uPI Semiconductor Corp. v. U.S. International Trade Commission and Richtek Technology Corp. v. U.S. International Trade Commission

The U.S. Court of Appeals for the Federal Circuit affirmed in part and reversed in part a decision of the International Trade Commission (ITC, the Commission) finding a violation of a consent order agreed.  uPI Semiconductor Corp. v. U.S. International Trade Commissionand Richtek Technology Corp. v. U.S. International Trade Commission, Case Nos. 13-1157, 13-1159 (Fed. Cir., Sept. 25, 2014) (Newman, J.).

The appeal arose from an enforcement proceeding before the ITC, based on a consent order issued in Inv. No. 33-TA-698, Certain DC-DC Controllers and Products Containing Same. Prior to the hearing in the original investigation, uPI moved to terminate based on its unilateral offer to enter into a consent order requiring it to cease importation, or aiding and abetting importation, of products that infringed Richtek’s patents or contained its trade secrets.  The ALJ granted uPI’s motion over Richtek’s objection.  Sometime later, Richtek filed an enforcement proceeding alleging violations of the consent order.  The ALJ’s enforcement initial determination separated the products at issue into those that were accused in the original investigation and those that were developed after entry of the consent order.  With respect to the products in the original investigation, the ALJ found a violation of the consent order based largely on their entry as components of third-party products.  With respect to the post-consent order products, the ALJ found the products infringed the asserted patents, but did not use Richtek’s trade secrets.  The Commission upheld the ALJ’s findings with respect to the products in the original investigation, but reversed the ALJ’s finding that the post-consent order infringed one of the asserted patents, finding no violation with respect to these products, and assessed a $620,000 penalty.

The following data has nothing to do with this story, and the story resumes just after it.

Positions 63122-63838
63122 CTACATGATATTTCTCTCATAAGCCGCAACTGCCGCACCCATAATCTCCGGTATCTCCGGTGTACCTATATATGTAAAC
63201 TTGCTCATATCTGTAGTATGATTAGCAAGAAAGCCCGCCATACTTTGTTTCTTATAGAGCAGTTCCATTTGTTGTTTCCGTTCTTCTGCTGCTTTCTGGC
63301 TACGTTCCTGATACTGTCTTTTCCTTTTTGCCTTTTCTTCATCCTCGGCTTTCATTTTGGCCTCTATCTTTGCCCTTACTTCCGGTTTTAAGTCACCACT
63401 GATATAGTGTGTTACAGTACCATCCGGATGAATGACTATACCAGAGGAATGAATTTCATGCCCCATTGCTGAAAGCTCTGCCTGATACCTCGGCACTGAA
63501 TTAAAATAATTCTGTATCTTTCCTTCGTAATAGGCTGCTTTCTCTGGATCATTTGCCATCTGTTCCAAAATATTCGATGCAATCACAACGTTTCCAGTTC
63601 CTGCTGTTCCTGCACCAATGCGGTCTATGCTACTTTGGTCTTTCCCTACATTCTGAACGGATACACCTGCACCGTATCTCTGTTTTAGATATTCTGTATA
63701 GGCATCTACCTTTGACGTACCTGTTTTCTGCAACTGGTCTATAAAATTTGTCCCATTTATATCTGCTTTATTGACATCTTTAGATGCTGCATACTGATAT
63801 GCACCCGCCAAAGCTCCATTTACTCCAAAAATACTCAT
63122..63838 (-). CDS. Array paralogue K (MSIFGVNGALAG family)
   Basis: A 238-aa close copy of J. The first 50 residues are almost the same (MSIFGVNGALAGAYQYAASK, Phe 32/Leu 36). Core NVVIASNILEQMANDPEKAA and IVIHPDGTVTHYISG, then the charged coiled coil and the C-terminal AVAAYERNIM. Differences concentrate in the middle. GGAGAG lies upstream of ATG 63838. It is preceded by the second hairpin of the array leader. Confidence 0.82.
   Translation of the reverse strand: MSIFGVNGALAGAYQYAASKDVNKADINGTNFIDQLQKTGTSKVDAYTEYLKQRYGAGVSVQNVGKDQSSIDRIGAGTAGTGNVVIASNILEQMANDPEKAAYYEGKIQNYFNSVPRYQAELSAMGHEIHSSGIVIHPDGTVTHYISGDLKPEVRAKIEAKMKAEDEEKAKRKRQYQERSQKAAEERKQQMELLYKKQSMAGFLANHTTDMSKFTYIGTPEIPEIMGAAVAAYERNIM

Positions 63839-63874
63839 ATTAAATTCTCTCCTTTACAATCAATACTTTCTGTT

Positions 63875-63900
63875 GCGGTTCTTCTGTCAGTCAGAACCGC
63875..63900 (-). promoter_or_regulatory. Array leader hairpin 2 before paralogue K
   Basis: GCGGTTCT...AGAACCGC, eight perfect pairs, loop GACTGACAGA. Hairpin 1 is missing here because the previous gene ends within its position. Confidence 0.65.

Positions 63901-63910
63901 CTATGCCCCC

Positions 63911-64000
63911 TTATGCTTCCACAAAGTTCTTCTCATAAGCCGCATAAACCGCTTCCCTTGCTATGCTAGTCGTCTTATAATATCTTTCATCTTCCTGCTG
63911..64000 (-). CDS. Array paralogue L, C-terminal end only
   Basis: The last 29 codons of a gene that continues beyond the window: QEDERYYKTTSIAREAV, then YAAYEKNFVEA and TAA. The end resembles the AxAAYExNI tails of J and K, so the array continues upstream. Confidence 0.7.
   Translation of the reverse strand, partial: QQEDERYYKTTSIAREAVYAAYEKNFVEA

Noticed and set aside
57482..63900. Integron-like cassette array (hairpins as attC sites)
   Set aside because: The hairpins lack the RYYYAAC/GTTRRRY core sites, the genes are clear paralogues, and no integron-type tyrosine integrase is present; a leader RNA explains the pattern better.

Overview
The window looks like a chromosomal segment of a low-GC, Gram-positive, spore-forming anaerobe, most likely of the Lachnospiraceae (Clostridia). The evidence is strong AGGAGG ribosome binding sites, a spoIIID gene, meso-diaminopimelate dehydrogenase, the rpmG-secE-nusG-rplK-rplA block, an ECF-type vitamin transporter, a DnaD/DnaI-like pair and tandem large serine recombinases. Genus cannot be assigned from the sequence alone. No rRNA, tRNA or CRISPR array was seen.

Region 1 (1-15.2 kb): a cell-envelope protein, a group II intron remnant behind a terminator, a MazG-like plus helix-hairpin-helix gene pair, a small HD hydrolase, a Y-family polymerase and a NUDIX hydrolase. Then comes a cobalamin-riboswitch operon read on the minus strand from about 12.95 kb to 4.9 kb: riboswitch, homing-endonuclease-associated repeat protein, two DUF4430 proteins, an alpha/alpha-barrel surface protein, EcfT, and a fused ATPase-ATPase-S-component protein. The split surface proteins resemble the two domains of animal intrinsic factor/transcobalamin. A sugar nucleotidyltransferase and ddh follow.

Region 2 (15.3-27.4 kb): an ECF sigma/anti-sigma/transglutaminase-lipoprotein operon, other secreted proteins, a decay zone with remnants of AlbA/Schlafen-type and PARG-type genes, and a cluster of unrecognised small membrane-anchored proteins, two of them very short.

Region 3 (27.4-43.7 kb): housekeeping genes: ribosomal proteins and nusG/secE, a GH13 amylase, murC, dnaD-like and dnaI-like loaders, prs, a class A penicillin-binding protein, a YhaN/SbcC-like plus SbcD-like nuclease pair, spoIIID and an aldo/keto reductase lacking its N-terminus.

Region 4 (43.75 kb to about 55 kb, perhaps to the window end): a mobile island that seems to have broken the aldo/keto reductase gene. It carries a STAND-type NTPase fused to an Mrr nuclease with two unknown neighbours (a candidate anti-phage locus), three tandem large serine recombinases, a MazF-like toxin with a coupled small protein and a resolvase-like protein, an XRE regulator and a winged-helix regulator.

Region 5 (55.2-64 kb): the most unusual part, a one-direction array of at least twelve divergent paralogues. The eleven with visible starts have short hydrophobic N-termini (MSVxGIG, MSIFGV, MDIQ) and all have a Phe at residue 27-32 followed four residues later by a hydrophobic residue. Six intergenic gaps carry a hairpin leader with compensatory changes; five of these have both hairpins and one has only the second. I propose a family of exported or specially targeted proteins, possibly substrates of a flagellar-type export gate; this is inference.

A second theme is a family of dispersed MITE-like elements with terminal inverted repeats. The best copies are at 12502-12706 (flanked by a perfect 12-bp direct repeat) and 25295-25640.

uPI appealed the Commission’s ruling of liability for importation of third-party products, and Richtek appealed the Commission’s ruling that the post-consent order products did not employ its trade secrets.

On uPI’s appeal, the Federal Circuit affirmed, rejecting uPI’s argument that Kyocera Wireless v. USITC (IP Update, Vol. 11, No. 11) did not permit the ITC, absent a general exclusion order, to find liability based on the products of a party not before the Commission.  The panel found that uPI has agreed not to knowingly aid or abet the importation of DC-DC controllers or “products containing same” that used Richtek’s patents or trade secrets, and nothing in Kyocera prevented the ITC from enforcing a consent order freely agreed to by uPI.

On Richtek’s appeal, the Federal Circuit reversed, finding that substantial evidence did not support the Commission’s finding that the post-consent order products did not employ Richtek’s trade secrets.  The Court found that the testimony of uPI’s expert that was relied on by the Commission “strained credulity” and that there was extensive evidence that extraneous markings, notations and design errors contained in Richtek’s trade secrets were also contained in uPI’s schematics.